McClellan Field was 10 miles ortheast of Sacramento. In
1935, at the time is was established, it was known as Pacific Air Depot and was one of only four such air depots in the country.
In 1938 the base was renamed Sacramento Air Depot and underwent a major expansion as a repair and overhaul facility for P-38
and P-39 fighter planes. The planes were serviced on an assembly line basis. In 1940 an assembly line was added to overhaul
In December 1941, soon after the attack on Pearl Harbor,
P40s, B-26s and B-17s began arriving at the field to be armed and prepared for immediate shipment overseas.
Some B-17s came direct to McClellan from the factories. During this time most of the Army Air Forces planes that went to the
Pacific Theater were prepared at McClellan.
In March 1942 Lieutenant Colonel Jimmy Doolittle's B-25s
arrived at McClellan for arming in preparation for their famous Tokyo raid. From here the planes went to NAS, Alameda
to be loaded aboard the aircraft carrier "Hornet".
During the war numerous planes arrived here from all over
the U.S. to be armed and otherwise prepared for shipment overseas to combat areas. After the war McClellan became a storage
center of several types of aircraft including B-29 bombers. The base was renamed McClellan Air Force Base in 1948 and it's
repair and overhaul mission continued throughout the Cold War.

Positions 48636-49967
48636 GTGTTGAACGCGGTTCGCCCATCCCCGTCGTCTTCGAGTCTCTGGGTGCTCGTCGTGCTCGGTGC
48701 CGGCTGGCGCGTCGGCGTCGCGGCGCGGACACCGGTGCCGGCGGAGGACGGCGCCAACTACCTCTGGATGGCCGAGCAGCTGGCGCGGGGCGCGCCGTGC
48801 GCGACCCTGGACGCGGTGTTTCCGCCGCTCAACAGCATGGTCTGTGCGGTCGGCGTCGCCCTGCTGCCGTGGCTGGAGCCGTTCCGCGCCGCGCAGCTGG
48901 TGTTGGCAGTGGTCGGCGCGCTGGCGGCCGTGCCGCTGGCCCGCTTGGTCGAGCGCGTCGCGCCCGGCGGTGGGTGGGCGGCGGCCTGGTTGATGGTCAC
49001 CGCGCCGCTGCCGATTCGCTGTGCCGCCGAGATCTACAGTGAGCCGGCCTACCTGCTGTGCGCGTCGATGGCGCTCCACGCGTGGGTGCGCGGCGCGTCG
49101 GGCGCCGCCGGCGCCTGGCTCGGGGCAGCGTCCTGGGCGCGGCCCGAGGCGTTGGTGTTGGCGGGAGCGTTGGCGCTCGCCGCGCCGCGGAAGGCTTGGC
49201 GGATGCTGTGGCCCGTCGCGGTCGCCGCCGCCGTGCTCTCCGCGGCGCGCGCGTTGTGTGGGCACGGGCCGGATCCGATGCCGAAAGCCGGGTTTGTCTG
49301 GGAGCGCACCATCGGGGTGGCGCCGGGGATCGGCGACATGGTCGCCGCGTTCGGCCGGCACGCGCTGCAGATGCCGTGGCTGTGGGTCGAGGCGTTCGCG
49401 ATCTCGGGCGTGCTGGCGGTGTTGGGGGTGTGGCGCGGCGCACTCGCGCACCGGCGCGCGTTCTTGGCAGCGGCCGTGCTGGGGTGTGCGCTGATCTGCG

McClellan was closed in the 1990s after the end of the Cold
Construction of the War Department's Sacramento Air Depot
began on 29 June 1936, when the Army Quartermaster Corps appointed a constructing quartermaster for the installation. On 1
December 1939 the War Department changed the new installation's name to McClellan Field. The US Air Force became an independent
service in 1947, and on 3 February 1948 McClellan Field became McClellan AFB. Eventually the base became the headquarters
for Sacramento Air Materiel Area and then evolved into the home of the Sacramento Air Logistics Center. What started with
an investment of $7M grew in value to over two billion dollars in facilities and equipment.
Since McClellan AFB opened, the task of keeping US military
aircraft flying had become remarkably complex based upon high technology aircraft and systems. McClellan remained one of five
centers of AFMC, managing those weapons and systems assigned through the depot modernization effort of the late 1960s and
early 1970s. With development of technology repair centers in the command, McClellan assumed worldwide responsibility for
the maintenance and management of USAF electrical components, communications&SHY;electronics systems, fluid drive accessories,
and tactical shelters.
See original article
Refurbishment of Invaders for Air forces in Chile and the Congo was
also undertaken at McClellan.